The previous owner used it for promotion for his business. He added some decals, changed the seat (orig. included). There were more than 1 built. There is no chassis number on the car, several people have looked. Theory is, since it was built for film, not racing, that they may not have assigned it a #. I made attempts to talk to Hendricks on the car but never got a call back. Since there is no chassis # and the letter of authenticity does not show a chassis #, no, I can not be 100%. The previous owner was very confident that it is screen used and did stipulate that as part of the terms of the bill of sale.
So, even though the main graphic says in large, Myrtle Beach T-Shirt-style lettering, "Driven by Tom Cruise," Ricker says there's no hard evidence of any kind that Tom Cruise has even seen this car. And really, for a car like this, the association with the famous bonkers Scientologist and associations with the movie are really the basis for any value the car has at all.
I spoke with Brian Grams at Volo about Ricker's skepticism, and he said it was up to Ricker to "prove it isn't." He went on to explain that the letter from Hendrick Motorsports forms the basis of their claim that the car was in the movie and driven by Cruise, and the significant differences can be explained by the fact that the car was "over-restored."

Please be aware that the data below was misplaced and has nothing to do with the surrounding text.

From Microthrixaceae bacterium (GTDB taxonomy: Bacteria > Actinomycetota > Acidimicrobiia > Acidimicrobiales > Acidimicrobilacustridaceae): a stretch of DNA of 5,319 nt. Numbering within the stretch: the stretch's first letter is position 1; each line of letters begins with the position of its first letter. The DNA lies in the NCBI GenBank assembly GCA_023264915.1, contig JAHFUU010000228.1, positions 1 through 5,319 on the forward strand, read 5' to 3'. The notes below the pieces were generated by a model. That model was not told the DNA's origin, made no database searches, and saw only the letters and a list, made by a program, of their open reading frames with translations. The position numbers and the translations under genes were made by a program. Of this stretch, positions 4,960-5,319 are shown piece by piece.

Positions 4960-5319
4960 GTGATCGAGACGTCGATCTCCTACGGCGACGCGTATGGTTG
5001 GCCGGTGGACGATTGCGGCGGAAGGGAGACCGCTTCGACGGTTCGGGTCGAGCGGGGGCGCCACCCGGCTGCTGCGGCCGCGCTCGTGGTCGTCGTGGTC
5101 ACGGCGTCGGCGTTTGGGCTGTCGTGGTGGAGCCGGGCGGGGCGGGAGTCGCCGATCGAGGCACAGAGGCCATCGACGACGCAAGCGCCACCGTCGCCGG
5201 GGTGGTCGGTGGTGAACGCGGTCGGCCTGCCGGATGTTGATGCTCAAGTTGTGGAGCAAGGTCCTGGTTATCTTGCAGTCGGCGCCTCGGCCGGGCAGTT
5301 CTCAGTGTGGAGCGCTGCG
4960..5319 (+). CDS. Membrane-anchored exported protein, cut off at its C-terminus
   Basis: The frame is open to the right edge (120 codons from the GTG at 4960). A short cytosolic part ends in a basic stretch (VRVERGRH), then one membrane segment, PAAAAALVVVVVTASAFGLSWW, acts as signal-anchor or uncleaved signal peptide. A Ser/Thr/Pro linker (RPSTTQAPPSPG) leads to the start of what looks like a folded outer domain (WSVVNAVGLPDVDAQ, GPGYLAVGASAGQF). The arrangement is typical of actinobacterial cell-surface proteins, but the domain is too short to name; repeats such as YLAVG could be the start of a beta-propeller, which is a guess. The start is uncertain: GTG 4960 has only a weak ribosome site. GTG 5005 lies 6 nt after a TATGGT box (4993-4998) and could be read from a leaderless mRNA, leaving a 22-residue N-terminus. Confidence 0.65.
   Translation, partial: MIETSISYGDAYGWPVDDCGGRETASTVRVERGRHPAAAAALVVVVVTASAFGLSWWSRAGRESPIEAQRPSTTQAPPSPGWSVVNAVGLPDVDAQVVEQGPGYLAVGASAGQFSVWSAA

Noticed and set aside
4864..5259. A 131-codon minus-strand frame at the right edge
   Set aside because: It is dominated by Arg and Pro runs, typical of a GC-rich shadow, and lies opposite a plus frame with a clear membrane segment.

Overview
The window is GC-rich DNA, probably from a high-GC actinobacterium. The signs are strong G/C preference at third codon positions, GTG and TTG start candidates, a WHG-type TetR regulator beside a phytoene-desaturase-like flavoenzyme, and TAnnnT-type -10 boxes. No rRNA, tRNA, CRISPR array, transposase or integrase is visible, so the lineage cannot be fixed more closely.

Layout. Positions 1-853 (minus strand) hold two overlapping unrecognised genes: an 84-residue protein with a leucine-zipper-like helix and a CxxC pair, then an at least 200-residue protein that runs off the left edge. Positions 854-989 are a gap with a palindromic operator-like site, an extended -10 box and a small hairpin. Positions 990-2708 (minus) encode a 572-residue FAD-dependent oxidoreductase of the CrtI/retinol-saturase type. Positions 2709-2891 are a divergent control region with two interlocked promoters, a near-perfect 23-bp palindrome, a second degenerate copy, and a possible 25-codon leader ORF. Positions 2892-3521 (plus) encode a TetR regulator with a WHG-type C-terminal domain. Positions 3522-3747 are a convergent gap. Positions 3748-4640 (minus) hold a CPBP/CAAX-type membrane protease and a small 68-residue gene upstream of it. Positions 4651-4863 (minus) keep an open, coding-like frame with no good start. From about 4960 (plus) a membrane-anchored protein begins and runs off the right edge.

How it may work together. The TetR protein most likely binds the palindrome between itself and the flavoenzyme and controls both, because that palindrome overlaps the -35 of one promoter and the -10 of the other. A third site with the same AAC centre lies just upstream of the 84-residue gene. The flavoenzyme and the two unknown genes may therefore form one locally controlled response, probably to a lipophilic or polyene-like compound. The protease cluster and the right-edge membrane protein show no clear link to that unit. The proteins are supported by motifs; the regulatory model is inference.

Grams stated that 38 cars were built for the movie, and none had actual VIN numbers to aid in identification, and there is no specific photographic or other evidence that the car is actually the one driven by Cruise or even used in the movie, save for the letter of authenticity from Hendrick Motorsports.
He went on to suggest that Ricker's questioning was based on Ricker's desire to preserve the value of his own investment, and that Ricker "overpaid" for his car. As he stated in an email:
The gentleman that is making these claims of the car not being legit has never seen the car in person, has no knowledge of the car prior to us posting it on eBay, knows no history at all of this car and is basing his opinion of authenticity off of the few photos posted on eBay. After he made his claims to me, I asked him if he knew a way to tell for sure because if it was not the car, I would pull the auction avoiding selling a fraudulent car. He could not provide me with a way to either prove it or disprove it. Therefore if he cannot prove his claims that it isn't the actual car, I don't see how his claims can be taken seriously and are anything more than rumor. The reason this man is so concerned about the sale of this car is to protect the value of his Days of Thunder car. It's my impression from his e-mails that he paid considerably more for his car than what ours is currently bid. If I am correct, there was one sold in 2007 for $40k from profilesinhisotry.com and that might be the car he owns. He wants to discredit our car because if the auction ends at a low price he's worried it will affect the value of his, as he stated in an e-mail to me.
I have attempted to contact Hendrick Motorsports for further comment, but have yet to receive a reply; I'll update if I do.
Selling cars based not on their intrinsic value but on cultural or historical association will always require a delicate combination of evidence and trust. Remember the fake JFK hearse? It's really not any different than the art world, where forgeries can poison the market for everyone.